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Symptoms and Definition of Posttraumatic Stress Disorder (PTSD)

By definition, PTSD is the result of a traumatic event where both of the following occurred:

  1. The individual experienced, witnessed or was confronted by an event that involved actual or threatened death, serious injury, or a threat to the physical integrity of oneself or others. Examples include:
    1. Experiencing military combat, rape, assault, torture, terrorist attacks, natural or man-made disasters, serious motor vehicle accidents, or being diagnosed with a life-threatening illness.
      • For children, sexually traumatic events can include developmentally inappropriate sexual experiences without any threatened or actual violence or injury.
    2. Witnessing the serious injury or unnatural death of another person or unexpectedly discovering a dead body or body parts.
    3. Learning about the unexepcted death, serious injury or illness of a family member or close friend.
  2. The individual experienced intense fear, helplessness or horror in response to the event. In children, this may be expressed instead by disorganized or agitated behavior.

The traumatic event is persistently reexperienced in one or more of the following ways:

  • Flashbacks
  • Nightmares (in children, these may not have any clear references to the traumatic event)
  • Having a sense of reliving the traumatic event, which can include illusions and hallucinations. (These illusions and hallucinations are usually related in some way to the traumatic event.)
  • Experiencing intense distress, such as anxiety, fear, or panic attacks, when something reminds the individual of the traumatic event.
  • Children may reenact the traumatic event repetitively in their play and games

The individual tries to avoid anything that reminds them of the traumatic event in three or more of the following ways:

  • Avoiding any thoughts, feelings or discussions about the event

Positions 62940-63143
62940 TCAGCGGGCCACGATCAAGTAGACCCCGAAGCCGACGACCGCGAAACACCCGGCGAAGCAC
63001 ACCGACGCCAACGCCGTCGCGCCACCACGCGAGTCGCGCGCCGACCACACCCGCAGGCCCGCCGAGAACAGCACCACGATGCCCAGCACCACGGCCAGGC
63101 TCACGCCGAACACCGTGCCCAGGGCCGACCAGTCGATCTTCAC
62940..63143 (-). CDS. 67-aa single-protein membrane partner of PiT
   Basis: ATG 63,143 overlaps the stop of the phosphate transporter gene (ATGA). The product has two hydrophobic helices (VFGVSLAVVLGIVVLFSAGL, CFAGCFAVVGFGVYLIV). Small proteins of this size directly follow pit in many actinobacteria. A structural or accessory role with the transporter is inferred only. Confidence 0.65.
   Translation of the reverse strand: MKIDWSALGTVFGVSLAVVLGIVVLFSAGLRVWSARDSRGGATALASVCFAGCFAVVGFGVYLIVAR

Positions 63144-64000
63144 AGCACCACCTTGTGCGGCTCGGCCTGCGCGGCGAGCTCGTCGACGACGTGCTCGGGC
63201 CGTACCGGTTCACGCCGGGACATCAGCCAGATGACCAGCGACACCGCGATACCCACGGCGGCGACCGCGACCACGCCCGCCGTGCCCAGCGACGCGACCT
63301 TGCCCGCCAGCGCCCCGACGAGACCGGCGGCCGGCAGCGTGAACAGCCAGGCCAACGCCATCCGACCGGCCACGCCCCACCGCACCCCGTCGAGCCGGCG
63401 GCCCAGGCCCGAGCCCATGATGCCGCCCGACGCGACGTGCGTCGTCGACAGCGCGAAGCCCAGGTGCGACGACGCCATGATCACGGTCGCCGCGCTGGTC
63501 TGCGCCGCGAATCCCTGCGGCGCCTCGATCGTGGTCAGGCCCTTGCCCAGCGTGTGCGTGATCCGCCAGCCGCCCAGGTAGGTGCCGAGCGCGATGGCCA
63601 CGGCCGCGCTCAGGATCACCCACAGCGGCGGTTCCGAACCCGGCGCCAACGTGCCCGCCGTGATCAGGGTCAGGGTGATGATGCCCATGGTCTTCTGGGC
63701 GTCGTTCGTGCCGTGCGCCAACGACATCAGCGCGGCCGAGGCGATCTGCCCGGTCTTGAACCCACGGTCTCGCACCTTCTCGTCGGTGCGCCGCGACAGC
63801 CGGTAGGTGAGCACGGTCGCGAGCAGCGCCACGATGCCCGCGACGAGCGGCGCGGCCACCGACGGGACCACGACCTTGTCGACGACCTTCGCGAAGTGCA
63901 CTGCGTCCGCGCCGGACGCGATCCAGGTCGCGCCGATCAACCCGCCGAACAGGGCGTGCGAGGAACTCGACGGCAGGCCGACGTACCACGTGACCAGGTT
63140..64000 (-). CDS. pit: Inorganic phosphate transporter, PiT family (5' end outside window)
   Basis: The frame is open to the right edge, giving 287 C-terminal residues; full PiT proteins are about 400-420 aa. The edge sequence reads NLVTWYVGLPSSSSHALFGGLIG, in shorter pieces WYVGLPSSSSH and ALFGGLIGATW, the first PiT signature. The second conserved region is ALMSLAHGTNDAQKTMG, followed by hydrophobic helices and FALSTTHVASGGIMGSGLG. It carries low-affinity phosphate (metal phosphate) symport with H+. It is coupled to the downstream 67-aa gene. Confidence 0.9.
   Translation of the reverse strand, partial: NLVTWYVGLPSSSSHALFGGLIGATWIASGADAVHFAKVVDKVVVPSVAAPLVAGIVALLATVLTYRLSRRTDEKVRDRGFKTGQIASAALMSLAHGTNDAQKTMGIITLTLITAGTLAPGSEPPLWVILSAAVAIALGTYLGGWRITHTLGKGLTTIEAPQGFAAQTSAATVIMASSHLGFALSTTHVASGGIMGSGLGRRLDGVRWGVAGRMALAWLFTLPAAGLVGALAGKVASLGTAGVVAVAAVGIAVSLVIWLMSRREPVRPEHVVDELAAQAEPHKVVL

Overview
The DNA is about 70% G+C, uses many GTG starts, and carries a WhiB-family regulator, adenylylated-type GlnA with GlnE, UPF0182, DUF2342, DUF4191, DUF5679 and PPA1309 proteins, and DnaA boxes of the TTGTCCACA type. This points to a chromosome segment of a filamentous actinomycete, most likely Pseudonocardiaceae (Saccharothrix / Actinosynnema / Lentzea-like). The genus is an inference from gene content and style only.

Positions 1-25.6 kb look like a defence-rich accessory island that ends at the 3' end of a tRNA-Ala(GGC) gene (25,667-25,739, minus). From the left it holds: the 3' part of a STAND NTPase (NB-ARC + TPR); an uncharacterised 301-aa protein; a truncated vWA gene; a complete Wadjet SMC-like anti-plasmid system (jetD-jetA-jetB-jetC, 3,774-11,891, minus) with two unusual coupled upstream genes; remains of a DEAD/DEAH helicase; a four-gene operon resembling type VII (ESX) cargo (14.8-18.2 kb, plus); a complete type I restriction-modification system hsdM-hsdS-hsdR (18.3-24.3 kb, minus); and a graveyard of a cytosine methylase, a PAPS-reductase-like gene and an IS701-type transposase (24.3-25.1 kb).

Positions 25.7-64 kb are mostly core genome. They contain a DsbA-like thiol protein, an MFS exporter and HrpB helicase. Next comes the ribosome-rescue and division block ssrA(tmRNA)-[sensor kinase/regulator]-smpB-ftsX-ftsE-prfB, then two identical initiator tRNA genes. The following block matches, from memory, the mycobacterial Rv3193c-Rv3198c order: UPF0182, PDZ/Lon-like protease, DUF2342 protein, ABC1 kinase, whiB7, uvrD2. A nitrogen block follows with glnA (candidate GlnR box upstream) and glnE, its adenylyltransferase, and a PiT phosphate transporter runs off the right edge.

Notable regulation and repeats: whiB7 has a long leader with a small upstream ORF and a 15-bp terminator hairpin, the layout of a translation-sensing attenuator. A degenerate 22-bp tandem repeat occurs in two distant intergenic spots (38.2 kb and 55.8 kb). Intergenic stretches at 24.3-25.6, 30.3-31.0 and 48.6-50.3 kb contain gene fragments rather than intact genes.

• Avoiding going to any places or participating in any activities that may remind them of the event
  • Being unable to recall important details of the traumatic event
  • Losing interest in certain activities that had previously been significant for the person
  • Feeling detached or estranged from others
  • Feeling numb and unable to experience any strong feelings
  • Having a sense of a foreshortened future, as if one's life will likely end prematurely and as if it is unlikely that one will have a career, marry, have children, etc.

The person as two or more of the following symptoms of hyperarousal:

  • Difficulty falling or staying asleep
  • Feeling very irritable or having outbursts of anger
  • Difficulty concentrating
  • Being hypervigilent, where one is constantly scanning their environment to watch for any possible dangers and sometimes misinterpreting minor noises and such as signs of danger.
  • Startling very easily and in an exaggerated way

For a diagnosis of PTSD to be made, the above symptoms need to be present for at least 1 month and to cause significant distress or an impairment in the person's ability to function in school or at work or to remain invested in their relationships.

In addition, one's course of PTSD can be described in the following ways:

  • Acute: the symptoms have been present for less than 3 months
  • Chronic: the symptoms have been present for more than 3 months
  • With Delayed Onset: the symptoms started at least 6 months after the traumatic event.

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Overview

Acute Stress Disorder